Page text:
Finding Hope During the Pandemic

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During the pandemic, initial days of isolation turned into weeks, then into months, and now nearly two years later, our lives have become entirely uprooted and far from the reality we once knew. Normal routines and tasks became increasingly stressful, with more demands placed on us, and the lockdowns proved it was not just our routines that became disrupted, but our relationships too.

Facing uncertainty or an upheaval of our routines can wreak havoc on our minds and it is easy to get lost in worry for the future or to play out the worst case scenarios. It’s natural to experience feelings of helplessness during these times or anytime of uncertainty.

Hope is the key trait that allows us to be resilient in the face of uncertainty. A fundamental aspect of being human is having hope, and it is a big part of the reason why we are able to achieve our goals and push through difficulties. History has demonstrated over and over again, even in situations of complete devastation, such as war, genocide, or a global pandemic, people have persevered because they had hope for a brighter future. Zen Master Thich Nhat Hanh stated, “ Hope is important because it can make the present moment less difficult to bear. If we believe that tomorrow will be better, we can bear a hardship today.”

So how can we find hope during challenging times? The antidote is to bring awareness to our thoughts and emotions, and to try to be in the present moment. Take a moment now to reflect on how hope has helped you through a difficult time in life or even through the pandemic: 

  • What were your best hopes? 
  • What aspects or areas of your life helped you persevere (e.g., family, friendship, faith, an activity, a group, or even a purpose)   

These questions will help us when we find ourselves in spaces of panic, helplessness or feelings of despair, where we may believe we lack hope and this tends to cloud our judgment. The challenge is to retrain our minds and begin to shift our perception. To shine light on areas of hope. The moment we make this shift, everything begins to change. You may remember your purpose, look forward to new challenges, and start to face life with a renewed optimism.

As humans we are able to change the way we think and perceive our world. The more you engage in a particular task, way of thinking or perceiving, the stronger the neural pathway gets. Shifting neural pathways or even creating new ones can be done and is a process called Neuroplasticity. The idea of neuroplasticity is profound as it means with conscious and mindful effort we can rewire our brain (Neuroplasticity, www.psychologytoday.com/ca/basics/neuroplasticity). 

From reading blogs, self directed tools, books or attending therapy, there are many options for how we can begin to shift our perceptions, to find or identify the places of hope that already exist within our lives. 

A useful approach is to use Solution Focused Strategies as it helps people shift their perceptions by identifying their strengths and to further develop their skills and coping mechanisms, even in the middle of chaos. It is a goal-directed model, focused on locating solutions using hope as a guide. 

Here are some questions you can begin to ask yourself using a Solution Focused lens:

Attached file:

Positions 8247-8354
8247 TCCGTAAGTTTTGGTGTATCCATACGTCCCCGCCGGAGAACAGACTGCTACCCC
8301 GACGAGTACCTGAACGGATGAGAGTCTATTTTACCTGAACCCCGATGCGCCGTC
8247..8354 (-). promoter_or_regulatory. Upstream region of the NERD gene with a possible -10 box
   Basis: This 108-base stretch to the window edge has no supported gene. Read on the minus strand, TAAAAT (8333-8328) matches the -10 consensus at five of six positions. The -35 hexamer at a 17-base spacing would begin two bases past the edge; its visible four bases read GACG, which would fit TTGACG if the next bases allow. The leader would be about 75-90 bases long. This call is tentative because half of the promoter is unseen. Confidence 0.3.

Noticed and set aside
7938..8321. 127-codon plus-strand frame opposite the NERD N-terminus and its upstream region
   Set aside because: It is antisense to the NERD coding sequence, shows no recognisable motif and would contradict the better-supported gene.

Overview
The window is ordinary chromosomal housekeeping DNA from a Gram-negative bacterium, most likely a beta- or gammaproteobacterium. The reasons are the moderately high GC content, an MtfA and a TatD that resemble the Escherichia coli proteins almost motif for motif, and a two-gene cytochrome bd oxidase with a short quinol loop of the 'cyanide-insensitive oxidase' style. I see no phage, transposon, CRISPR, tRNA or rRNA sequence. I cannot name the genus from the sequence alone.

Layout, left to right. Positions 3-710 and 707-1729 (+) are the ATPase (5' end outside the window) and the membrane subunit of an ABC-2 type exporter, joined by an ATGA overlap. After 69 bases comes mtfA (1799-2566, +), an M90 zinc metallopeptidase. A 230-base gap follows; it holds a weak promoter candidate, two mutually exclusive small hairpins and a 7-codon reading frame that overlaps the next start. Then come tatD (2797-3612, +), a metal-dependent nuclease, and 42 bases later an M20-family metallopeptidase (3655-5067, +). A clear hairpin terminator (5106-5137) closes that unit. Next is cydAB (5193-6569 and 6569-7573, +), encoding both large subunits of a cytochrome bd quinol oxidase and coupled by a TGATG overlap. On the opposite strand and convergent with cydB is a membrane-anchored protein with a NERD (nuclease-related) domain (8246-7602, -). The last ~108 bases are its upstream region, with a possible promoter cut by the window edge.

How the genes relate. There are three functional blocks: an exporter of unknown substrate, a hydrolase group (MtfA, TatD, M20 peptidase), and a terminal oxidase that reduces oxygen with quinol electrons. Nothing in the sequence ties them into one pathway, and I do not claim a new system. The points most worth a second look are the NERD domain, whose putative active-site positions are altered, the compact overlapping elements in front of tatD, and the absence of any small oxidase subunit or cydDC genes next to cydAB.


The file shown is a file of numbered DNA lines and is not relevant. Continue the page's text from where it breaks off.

Desired outcome or goal:

  • Define and envision what it would look like once your problem has been solved. How    would you know a shift happened?
  • Think about what you would rather be feeling or thinking, doing differently, and what others may notice to indicate a change has happened.
  • Define the change or outcome with language that is positive, realistic, specific and behavioural.
  • Now that you have defined your desired outcome or goal, think about what difference it would make in your life. I invite you to explore multiple aspects of your life, such as your emotional, physical health, social, financial or spiritual.

Explore your current coping skills and resources:

  • What is currently working to help you manage or cope with the problem?
  • Who are the significant people in your life that have helped you along the way?
  • Remember: If it works, keep doing more of it!

Its about the small shifts that lead to bigger or sustainable change:

  • Ask yourself first, what needs to change? 
  • The idea of making big changes and shifts can feel overwhelming, unattainable and scary. It might be helpful to think about a small change that you can do in the next 2-3 weeks that helps you move closer to your desired outcome.

Where are the exceptions?

  • Think about past situations in which the problem was minimized or not prevalent. Explore in detail what was different. What worked before and what would be useful to keep doing?

Bringing awareness to the small changes:

  • For the next 2-4 weeks, be mindful and acknowledge moments in which you are moving closer to your desired outcome. It may help to keep a journal or log. Remember, even the smallest of shifts are worth celebrating!

If you are looking for a deeper dive and 1 on 1 support in your journey, book a session with a therapist who is trained in Solution Focused Brief Therapy at Maratos Counselling and Consulting Services.

References

Bannink, F. (2010). 1001 solution focused questions. W.W. Norton & Company Inc.

Neuroplasticity: https://www.psychologytoday.com/ca/basics/neuroplasticity 

Warner, R.E. (2013). Solution-Focused Interviewing. Applying Positive Psychology. A Manual for Practitioners. University of Toronto Press. 

 

 

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